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Astron. Astrophys. 355, 929-948 (2000)

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Appendix A: The explicit expression of Eq. (18)

Here we sort out the explicit expression (20) of the solution (18) for [FORMULA], by calculating the matrix [FORMULA]. Let us first introduce the simplified notation:

[EQUATION]

For the sake of example, we present here the detailed solution in the case of three shells ([FORMULA]). The relevant system of equations (17) becomes:

[EQUATION]

where all the coefficients are considered as constants (see Sect. 3.2), though we have omitted the bar over [FORMULA] and [FORMULA] for simplicity. A system like (A.2) holds for each chemical species i, but the characteristic matrix [FORMULA] is the same for any i (see Sect. 3.2); in this case:

[EQUATION]

Let us first note, from the definition (9), that [FORMULA] and [FORMULA] can never be both positive: at least one of them must be zero since they are "activated" in the opposite cases of inflow or outflow at [FORMULA], respectively; if there is no flow at all through [FORMULA], they both reduce to zero. Therefore, in our calculations we are always entitled to use the condition:

[EQUATION]

The eigenvalues of the matrix [FORMULA] are

[EQUATION]

and the associated eigenvectors are:

[EQUATION]

From (19) we get:

[EQUATION]

where we have indicated with:

[EQUATION]

Defining:

[EQUATION]

the solution (18) in the case [FORMULA] becomes:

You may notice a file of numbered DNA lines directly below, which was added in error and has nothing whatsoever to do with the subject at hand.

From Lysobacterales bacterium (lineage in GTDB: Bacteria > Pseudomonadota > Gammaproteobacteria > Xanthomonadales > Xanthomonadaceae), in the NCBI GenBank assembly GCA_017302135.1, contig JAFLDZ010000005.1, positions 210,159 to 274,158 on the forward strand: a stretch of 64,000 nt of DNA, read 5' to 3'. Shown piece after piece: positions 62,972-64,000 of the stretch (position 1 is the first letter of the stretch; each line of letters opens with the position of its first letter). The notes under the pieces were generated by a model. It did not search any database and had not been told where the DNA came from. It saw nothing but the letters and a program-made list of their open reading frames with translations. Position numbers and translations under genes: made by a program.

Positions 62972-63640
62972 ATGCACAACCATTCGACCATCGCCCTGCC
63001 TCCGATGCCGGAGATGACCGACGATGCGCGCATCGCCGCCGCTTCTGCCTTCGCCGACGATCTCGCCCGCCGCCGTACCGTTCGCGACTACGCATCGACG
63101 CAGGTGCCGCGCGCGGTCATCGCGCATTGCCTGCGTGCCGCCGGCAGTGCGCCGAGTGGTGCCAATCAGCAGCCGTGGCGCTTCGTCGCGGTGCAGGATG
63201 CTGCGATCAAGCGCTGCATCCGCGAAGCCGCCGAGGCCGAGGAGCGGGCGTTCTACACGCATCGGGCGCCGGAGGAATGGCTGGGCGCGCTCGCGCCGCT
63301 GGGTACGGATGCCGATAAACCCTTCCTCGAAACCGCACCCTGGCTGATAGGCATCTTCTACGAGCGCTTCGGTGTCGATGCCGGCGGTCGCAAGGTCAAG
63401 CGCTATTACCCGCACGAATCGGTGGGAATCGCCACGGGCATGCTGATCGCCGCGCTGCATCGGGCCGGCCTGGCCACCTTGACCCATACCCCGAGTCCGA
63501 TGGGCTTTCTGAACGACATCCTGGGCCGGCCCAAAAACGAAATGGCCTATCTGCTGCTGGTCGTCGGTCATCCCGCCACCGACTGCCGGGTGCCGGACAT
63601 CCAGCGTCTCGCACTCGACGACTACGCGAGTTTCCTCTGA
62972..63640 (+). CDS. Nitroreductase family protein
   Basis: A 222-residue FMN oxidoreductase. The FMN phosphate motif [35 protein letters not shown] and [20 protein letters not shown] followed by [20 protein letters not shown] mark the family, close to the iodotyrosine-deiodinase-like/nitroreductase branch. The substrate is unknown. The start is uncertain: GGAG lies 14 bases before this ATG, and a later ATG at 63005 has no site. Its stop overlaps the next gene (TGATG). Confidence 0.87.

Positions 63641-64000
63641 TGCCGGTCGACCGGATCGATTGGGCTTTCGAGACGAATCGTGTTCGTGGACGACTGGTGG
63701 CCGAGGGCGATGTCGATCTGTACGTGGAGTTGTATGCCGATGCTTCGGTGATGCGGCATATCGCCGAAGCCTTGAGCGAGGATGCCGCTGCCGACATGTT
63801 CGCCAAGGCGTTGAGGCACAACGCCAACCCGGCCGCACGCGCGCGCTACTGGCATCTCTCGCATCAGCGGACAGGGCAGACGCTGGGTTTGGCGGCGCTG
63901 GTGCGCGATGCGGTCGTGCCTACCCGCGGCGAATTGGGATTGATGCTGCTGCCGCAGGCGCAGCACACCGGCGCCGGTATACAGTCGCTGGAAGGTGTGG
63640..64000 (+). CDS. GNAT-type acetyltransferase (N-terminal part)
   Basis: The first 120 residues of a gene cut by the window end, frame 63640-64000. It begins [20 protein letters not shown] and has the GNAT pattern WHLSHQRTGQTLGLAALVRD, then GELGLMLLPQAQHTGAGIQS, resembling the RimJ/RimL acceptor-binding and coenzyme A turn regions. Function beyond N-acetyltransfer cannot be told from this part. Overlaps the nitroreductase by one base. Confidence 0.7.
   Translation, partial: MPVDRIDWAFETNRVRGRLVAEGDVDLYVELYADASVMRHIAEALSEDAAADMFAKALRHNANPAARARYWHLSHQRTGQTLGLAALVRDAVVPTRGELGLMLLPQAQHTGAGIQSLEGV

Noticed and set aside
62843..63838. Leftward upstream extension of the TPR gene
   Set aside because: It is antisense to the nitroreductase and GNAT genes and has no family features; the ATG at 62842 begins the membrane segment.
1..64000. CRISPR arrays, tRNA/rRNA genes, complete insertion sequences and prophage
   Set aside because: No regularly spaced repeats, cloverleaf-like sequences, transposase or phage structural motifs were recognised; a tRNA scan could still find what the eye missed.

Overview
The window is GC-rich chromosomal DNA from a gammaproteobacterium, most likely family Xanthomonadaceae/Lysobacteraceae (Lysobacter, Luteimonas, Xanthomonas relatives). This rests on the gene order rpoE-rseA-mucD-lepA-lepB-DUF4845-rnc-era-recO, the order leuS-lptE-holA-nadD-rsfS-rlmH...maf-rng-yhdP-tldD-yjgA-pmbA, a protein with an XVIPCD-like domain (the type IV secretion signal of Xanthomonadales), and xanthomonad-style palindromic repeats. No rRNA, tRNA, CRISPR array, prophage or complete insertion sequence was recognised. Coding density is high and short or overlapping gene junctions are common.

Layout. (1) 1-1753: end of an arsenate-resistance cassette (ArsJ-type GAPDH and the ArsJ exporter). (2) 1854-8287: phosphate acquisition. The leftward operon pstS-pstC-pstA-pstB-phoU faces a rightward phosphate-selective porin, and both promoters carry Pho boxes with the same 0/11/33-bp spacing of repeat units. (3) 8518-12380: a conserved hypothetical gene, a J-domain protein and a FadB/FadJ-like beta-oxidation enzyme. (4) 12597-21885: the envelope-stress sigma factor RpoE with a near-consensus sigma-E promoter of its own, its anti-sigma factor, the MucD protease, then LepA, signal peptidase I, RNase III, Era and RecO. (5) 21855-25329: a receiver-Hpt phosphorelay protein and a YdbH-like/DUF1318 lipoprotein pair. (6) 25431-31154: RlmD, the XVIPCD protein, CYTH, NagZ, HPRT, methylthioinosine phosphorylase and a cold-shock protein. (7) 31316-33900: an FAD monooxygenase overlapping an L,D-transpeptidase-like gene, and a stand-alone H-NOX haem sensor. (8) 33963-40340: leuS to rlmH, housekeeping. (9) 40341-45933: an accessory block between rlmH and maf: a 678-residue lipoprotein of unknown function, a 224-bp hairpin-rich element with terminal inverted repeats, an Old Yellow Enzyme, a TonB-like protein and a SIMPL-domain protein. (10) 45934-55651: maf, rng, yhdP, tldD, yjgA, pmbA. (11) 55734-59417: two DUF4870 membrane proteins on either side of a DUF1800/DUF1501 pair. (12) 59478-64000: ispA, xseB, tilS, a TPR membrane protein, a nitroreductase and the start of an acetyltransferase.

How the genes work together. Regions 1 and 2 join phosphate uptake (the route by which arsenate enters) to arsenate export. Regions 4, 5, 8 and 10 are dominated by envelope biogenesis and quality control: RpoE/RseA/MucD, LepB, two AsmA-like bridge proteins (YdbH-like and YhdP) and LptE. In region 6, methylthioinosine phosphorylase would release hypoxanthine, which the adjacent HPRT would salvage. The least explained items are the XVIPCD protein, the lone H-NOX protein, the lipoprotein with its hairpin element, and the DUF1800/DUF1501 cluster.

[EQUATION]

With zero flow velocity ([FORMULA]), (A.4) reduces to the solving formula of the original static model (see PCB98). Notice that the solution [FORMULA] for the [FORMULA] shell includes not only the contribution of the contiguous [FORMULA] shell, but also a contribution from the [FORMULA] shell "scaled" by its passage through the [FORMULA] shell. Similarly, the [FORMULA] shell is affected not only by the [FORMULA], but also by the [FORMULA] shell though they are not contiguous.

With analogous procedure, for an arbitrary number N of shells the solution is of the kind:

[EQUATION]

where:

[EQUATION]

and the quantities [FORMULA] and [FORMULA] are constructed by means of recursive formulae:

[EQUATION]

The coefficients [FORMULA] and [FORMULA] describe the contribution of the generic shell l to the chemical evolution of k. Notice that a shell external to k ([FORMULA]) can influence k only if all the inflow coefficients [FORMULA] in between l and k are non-zero, namely if there is a continuous inflow from l to k, as expected. The same holds for inner shells [FORMULA], whose contribution [FORMULA], [FORMULA] is non-zero only if none of the intermediate outflow coefficients [FORMULA] is zero. The solution (A.5) gets more and more complicated the larger the number N of shells considered, since each shell formally feels the contribution of all the other shells (as already noticed in the above case [FORMULA]). This occurs because (A.5) would be the exact an alytical solution in the case of a differential system with constant coefficients, namely if the [FORMULA] matrix in (17) were constant. Then, (A.5) would describe the complete evolution of any shell k, which over a galaxy's lifetime would indeed process and exchange gas drifting from or to rather distant shells. But [FORMULA] is not constant even when the flow pattern [FORMULA], [FORMULA], [FORMULA] is constant, because [FORMULA] and therefore [FORMULA] evolve in time due to SF; in fact, we apply (A.5) only upon short timesteps [FORMULA], within which [FORMULA] can be considered approximately constant. If [FORMULA] is short enough with respect to the radial flow velocities - as guaranteed by the Courant condition [FORMULA], see Sect. 3.2 -, we can assume that within [FORMULA] the k-th shell is affected just by the flows from the contiguous shells k+1 and k-1, and not from more distant shells, although all of them formally contribute to the solution. In this approximation we neglect all higher order terms in [FORMULA] and [FORMULA], namely all the terms [FORMULA] and [FORMULA], keeping only the "linear" terms of the kind [FORMULA] and [FORMULA]; so the general solution (A.5) reduces in fact to (20).